The Pros and Cons of Juicing
The elaborate juice concoctions available in craft juice shops and on grocery store shelves today make some big promises, from detoxification to jump starting the immune system to making your skin glow. But does drinking kale, cucumber lemonade really live up to the hype?
Like most integrative health care practitioners and physician nutritionist, I will tell you it is more important to chew your vegetables and fruits rather than to juice and drink them. Most of the nutrients are found in the fiber of the veggies. That is not to say juicing doesn’t have some benefits, but juicing is meant to supplement your fruit and vegetable intake, or be enjoyed as a healthy snack or alternative to your morning coffee. Juicing should not be a meal replacement or considered a replacement for the 7 to 10 servings of fruits and vegetables your body needs each day.
It is also key to consume your foods in a form that is as close as possible to how they were plucked from the earth or a tree. Always aim for minimal processing. Juicing is processing, certainly more innocuous than the vast majority of processing that goes into many packaged foods, but it’s highly processed nonetheless. This is something you will be very well aware of if you’ve ever watched how five pounds of whole carrots juices into a single shot glass of carrot juice.
Upside of Juicing
Juicing in and of itself is not a bad practice, and there are various benefits to it:
Nutrient boost – Juicing is one way to squeeze more fruits and vegetables into your diet, and while chewing your produce is preferable to drinking it, consuming juiced produce is certainly preferable to not consuming it at all.
Convenience – You can purchase pre-made juices if you’re in a hurry or on-the-go, rather than putting in the time and effort to make them yourself.
Variety – One serving of juice can contain a variety of fruits and vegetables, some of which you may rarely or never consume. Everyone has that one fruit or vegetable they just don’t get around to befriending. Dandelion greens, turmeric root anyone?
Downside of Juicing
Incorporating juicing into your daily routine may have its drawbacks:
Price – It can be tough to swallow paying $12 for a 16-ounce beverage. Two reasons it costs so much: labor and raw materials. If you’ve ever made juice at home, you know how labor-intensive juicing can be - buying, washing, slicing, and juicing your vegetables. Plus clean-up of the juicer is tedious. It is expensive even if you make it at home. A good quality juicer is an expensive investment, as is purchasing the massive quantities of produce you need to make a reasonable amount of juice.
Failing on the Fiber Front – When you extract the juice from fruits or vegetables, you don’t get the nutritious pulp and fiber. Most of the key vitamins, minerals, and phytonutrients are trapped in the fiber portion of fruits and vegetables - there are lost when you juice. Unfortunately, the average American eating a diet of processed foods gets only about one-third of the fiber they need each day. Low dietary fiber can be linked to increased incidence of heart disease, diabetes, cancer, constipation, and diverticular disease.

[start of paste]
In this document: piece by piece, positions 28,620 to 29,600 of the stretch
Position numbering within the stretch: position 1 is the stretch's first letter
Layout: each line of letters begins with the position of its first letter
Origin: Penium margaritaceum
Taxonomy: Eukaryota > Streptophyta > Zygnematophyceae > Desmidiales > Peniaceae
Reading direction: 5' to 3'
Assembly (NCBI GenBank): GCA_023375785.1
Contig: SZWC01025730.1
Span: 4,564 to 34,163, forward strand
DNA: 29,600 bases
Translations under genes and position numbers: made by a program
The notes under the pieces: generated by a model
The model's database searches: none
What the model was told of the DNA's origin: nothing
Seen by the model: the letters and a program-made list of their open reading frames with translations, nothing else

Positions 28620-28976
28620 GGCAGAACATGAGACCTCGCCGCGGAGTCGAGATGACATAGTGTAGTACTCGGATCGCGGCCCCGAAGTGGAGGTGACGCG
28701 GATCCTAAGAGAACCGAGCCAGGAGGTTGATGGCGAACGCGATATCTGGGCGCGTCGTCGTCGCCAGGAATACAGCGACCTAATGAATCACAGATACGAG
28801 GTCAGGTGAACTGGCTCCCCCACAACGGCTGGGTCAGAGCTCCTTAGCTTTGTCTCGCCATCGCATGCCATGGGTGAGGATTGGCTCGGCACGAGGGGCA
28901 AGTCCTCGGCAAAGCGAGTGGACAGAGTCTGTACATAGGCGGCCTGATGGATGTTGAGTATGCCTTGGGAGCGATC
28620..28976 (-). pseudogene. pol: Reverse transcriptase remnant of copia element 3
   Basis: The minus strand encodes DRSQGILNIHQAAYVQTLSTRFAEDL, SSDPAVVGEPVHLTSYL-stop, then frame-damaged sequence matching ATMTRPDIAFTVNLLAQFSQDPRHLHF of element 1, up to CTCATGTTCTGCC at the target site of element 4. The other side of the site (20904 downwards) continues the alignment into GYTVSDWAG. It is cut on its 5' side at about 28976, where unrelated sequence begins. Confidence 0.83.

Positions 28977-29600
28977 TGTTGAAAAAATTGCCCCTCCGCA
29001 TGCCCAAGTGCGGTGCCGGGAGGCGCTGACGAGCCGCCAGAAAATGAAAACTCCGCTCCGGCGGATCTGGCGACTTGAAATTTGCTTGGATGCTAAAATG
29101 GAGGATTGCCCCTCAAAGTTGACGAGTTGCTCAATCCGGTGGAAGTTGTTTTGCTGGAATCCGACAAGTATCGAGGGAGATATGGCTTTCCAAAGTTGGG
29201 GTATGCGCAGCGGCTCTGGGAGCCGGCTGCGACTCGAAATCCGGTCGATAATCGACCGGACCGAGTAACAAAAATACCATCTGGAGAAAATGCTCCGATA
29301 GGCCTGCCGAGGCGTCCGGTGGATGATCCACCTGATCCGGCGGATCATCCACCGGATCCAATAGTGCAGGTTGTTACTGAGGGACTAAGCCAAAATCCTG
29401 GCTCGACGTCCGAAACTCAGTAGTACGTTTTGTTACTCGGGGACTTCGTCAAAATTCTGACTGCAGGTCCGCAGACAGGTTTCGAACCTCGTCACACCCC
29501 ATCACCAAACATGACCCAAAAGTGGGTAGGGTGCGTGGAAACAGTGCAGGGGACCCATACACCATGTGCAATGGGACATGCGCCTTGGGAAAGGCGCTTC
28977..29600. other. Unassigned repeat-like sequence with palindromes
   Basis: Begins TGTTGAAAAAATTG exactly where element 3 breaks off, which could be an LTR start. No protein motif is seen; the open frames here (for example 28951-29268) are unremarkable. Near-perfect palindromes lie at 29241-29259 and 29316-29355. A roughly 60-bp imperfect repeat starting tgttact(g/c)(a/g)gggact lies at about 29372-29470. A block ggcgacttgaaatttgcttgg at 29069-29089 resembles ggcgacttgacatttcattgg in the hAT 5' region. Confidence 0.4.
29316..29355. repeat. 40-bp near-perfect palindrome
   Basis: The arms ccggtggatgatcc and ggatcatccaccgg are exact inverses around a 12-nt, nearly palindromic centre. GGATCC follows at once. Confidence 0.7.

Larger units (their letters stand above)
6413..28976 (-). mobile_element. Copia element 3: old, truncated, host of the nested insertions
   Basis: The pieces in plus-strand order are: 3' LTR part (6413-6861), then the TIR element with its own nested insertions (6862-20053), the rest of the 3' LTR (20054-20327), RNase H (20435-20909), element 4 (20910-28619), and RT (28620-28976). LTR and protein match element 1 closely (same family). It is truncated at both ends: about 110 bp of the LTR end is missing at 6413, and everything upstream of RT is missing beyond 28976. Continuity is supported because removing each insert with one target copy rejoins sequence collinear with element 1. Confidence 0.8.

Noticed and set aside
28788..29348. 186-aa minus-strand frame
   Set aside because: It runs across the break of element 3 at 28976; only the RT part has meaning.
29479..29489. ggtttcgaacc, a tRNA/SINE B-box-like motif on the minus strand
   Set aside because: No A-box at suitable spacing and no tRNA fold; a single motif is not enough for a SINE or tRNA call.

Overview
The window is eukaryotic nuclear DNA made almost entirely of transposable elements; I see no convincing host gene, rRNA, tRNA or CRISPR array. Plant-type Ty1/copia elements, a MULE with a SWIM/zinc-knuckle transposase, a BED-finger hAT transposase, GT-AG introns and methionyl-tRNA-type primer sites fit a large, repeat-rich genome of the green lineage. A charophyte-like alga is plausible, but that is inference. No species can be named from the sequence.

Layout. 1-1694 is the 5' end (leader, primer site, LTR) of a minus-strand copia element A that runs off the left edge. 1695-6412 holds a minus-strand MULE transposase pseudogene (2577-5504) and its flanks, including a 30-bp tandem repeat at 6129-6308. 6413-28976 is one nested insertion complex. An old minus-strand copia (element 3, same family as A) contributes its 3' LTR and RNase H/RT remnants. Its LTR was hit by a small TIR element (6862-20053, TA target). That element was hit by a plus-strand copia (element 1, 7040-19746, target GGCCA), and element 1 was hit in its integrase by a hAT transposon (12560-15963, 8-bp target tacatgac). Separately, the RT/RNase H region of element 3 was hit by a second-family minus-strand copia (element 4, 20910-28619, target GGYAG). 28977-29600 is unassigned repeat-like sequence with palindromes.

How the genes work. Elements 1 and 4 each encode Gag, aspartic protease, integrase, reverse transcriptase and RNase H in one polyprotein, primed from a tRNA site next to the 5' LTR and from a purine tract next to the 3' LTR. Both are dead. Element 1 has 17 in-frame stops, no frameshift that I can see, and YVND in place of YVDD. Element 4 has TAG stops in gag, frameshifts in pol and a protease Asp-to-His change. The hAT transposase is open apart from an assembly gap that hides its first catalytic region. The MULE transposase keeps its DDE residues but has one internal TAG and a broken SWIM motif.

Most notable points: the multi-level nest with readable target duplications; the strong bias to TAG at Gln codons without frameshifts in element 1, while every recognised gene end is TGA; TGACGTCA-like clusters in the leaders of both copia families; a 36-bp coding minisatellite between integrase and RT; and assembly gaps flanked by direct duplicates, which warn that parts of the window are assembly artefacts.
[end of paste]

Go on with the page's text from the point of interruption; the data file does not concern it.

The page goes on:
Sugar overload – Store-bought juices often contain large amounts of fruit-based or added sugar, and have little or none of the more healthful produce like kale and spinach. High loads of sugar can cause inflammation, and contribute to weight gain, heart disease and cancer. See my previous article on The Sugar & Cancer Connection. Know what you’re putting into your body, and always read the label. If you want a green juice, make sure kale and spinach or one of their brethren are listed first on the ingredient list.
The right way to Juice
If you decide that juicing should play a role in your healthy, fruit-and-vegetable–rich diet, consider these tips:
Select Quality Produce
If there were ever a reason to buy organic, it’s when you use produce in juicing and smoothies. This is because most pesticides are water soluble, which means the pesticides are extracted right along with the juice, giving you not just a shot of healthy vitamins and minerals, but also of pesticides!
Choose Enjoyable Flavor Combinations
Sure, spinach and strawberries might taste great tossed together in a salad, but that doesn’t mean they’ll be music to your mouth in liquid form. This sounds simple, but make sure you want to drink the juice you make. Experiment and find what tastes best to you. Or, purchase pre-made juices whose flavor combinations have usually been vetted by the masses.
Drink Your Juice Immediately
It’s tempting to fill a bunch of your crafty mason jars with juice on a Sunday for the whole week, but juice is best enjoyed fresh, as the nutrient value decreases the longer juice is stored. You can store juice for 24 hours in the refrigerator in a dark, airtight container.
Save the Pulp
If you’re juicing at home, there are numerous uses for the leftover juicer pulp. It has no place in your trash, though a compost pile is an ok place for it. A few other ways you can use the pulp include:
Blending it into a smoothie to boost fiber
Using it to make a vegetable broth
Boiling it with water and cinnamon or ginger to make a fruit tea
Eating your greens is one of the most important things you can do for your body, which is why you need to know how to make a simple green juice - or better yet a green smoothie.